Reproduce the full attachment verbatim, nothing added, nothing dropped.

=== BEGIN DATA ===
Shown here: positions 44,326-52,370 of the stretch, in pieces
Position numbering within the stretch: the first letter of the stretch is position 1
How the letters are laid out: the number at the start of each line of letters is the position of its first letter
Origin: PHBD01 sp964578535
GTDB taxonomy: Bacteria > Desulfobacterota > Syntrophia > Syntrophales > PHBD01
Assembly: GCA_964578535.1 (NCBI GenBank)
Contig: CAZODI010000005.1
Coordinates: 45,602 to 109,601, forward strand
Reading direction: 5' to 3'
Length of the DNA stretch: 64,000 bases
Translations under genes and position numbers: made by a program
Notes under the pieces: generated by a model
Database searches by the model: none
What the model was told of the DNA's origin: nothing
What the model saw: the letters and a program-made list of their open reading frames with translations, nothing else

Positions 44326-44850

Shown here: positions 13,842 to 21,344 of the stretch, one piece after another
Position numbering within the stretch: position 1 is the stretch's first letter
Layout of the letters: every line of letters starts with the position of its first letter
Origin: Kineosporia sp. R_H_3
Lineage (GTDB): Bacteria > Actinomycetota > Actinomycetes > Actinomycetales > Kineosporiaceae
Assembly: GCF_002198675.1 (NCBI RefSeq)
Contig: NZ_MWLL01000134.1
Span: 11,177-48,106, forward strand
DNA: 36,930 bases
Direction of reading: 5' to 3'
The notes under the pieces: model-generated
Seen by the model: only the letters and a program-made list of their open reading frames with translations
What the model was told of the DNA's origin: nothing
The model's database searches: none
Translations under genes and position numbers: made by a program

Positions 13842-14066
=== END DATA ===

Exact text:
Shown here: positions 44,326-52,370 of the stretch, in pieces
Position numbering within the stretch: the first letter of the stretch is position 1
How the letters are laid out: the number at the start of each line of letters is the position of its first letter
Origin: PHBD01 sp964578535
GTDB taxonomy: Bacteria > Desulfobacterota > Syntrophia > Syntrophales > PHBD01
Assembly: GCA_964578535.1 (NCBI GenBank)
Contig: CAZODI010000005.1
Coordinates: 45,602 to 109,601, forward strand
Reading direction: 5' to 3'
Length of the DNA stretch: 64,000 bases
Translations under genes and position numbers: made by a program
Notes under the pieces: generated by a model
Database searches by the model: none
What the model was told of the DNA's origin: nothing
What the model saw: the letters and a program-made list of their open reading frames with translations, nothing else

Positions 44326-44850

Shown here: positions 13,842 to 21,344 of the stretch, one piece after another
Position numbering within the stretch: position 1 is the stretch's first letter
Layout of the letters: every line of letters starts with the position of its first letter
Origin: Kineosporia sp. R_H_3
Lineage (GTDB): Bacteria > Actinomycetota > Actinomycetes > Actinomycetales > Kineosporiaceae
Assembly: GCF_002198675.1 (NCBI RefSeq)
Contig: NZ_MWLL01000134.1
Span: 11,177-48,106, forward strand
DNA: 36,930 bases
Direction of reading: 5' to 3'
The notes under the pieces: model-generated
Seen by the model: only the letters and a program-made list of their open reading frames with translations
What the model was told of the DNA's origin: nothing
The model's database searches: none
Translations under genes and position numbers: made by a program

Positions 13842-14066